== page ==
Faith: Jewish Perspectives

Faith: Jewish Perspectives

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Edited by Avi Sagi & Dov Schwartz

Series: Emunot: Jewish Philosophy and Kabbalah
ISBN: 9781618112828 (hardcover) / 9781618113047 (paper)
Pages: 750 pp. 
Publication Date: September 2013

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Faith: Jewish Perspectives explores important questions in both modern and premodern Jewish philosophy regarding the idea of faith. Is believing a voluntary action, or do believers find themselves within the experience of faith against their will? Can faith be understood through other means (psychological, epistemic, and so forth), or is it only comprehensible from the inside, that is, from within the religious world? Is a subjective experience of faith fundamentally communicative, meaning that it includes intelligible and transmittable universal elements, or is it a private experience that we can point to or talk about through indirect means (poetic, lyrical, and so forth), but never fully decipher? This book presents various manifestations of the concept of faith in Judaism as a tradition engaged in a dialogue with the outside world. It will function as an opening and an invitation to an ongoing conversation with faith.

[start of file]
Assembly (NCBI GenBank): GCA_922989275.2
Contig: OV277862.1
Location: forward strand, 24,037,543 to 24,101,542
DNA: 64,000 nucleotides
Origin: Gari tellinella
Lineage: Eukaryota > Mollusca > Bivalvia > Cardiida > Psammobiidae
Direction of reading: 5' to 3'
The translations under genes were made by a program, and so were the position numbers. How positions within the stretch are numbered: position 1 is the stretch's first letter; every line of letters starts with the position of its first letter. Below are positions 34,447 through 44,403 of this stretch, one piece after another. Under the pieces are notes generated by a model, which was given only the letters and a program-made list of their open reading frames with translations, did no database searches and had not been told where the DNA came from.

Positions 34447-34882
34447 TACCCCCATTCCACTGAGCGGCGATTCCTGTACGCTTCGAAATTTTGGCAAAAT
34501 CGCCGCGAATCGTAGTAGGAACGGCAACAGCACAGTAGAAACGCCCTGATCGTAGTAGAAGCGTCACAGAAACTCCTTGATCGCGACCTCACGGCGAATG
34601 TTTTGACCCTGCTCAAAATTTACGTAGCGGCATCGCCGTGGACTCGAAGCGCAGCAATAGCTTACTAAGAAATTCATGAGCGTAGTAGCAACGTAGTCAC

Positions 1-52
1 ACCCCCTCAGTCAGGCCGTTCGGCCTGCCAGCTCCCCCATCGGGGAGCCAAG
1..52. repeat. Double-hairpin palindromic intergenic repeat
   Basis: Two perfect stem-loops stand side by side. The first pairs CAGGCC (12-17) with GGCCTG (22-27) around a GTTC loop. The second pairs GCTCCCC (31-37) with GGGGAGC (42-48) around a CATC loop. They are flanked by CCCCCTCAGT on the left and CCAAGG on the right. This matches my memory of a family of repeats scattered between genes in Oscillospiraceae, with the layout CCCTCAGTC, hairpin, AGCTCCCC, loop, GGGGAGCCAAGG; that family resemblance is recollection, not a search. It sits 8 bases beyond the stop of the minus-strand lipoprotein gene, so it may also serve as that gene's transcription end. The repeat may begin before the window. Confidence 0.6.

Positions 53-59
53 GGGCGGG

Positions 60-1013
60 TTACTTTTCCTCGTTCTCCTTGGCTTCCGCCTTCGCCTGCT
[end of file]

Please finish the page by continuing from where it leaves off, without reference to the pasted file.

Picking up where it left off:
Avi Sagi is a Professor at Bar-Ilan University and Senior Research Fellow at the Shalom Hartman Institute in Jerusalem. His recent books include Circles of Jewish Identity (with Zvi Zohar, 2000) and Jewish Religion After Theology (2009).

Dov Schwartz, a former Dean of Humanities at Bar Ilan University and head of the departments of Philosophy and of Music, currently heads its interdisciplinary unit, and holds the Natalie and Isidore Friedman Chair for Teaching Rav Joseph B. Soloveitchik’s Thought.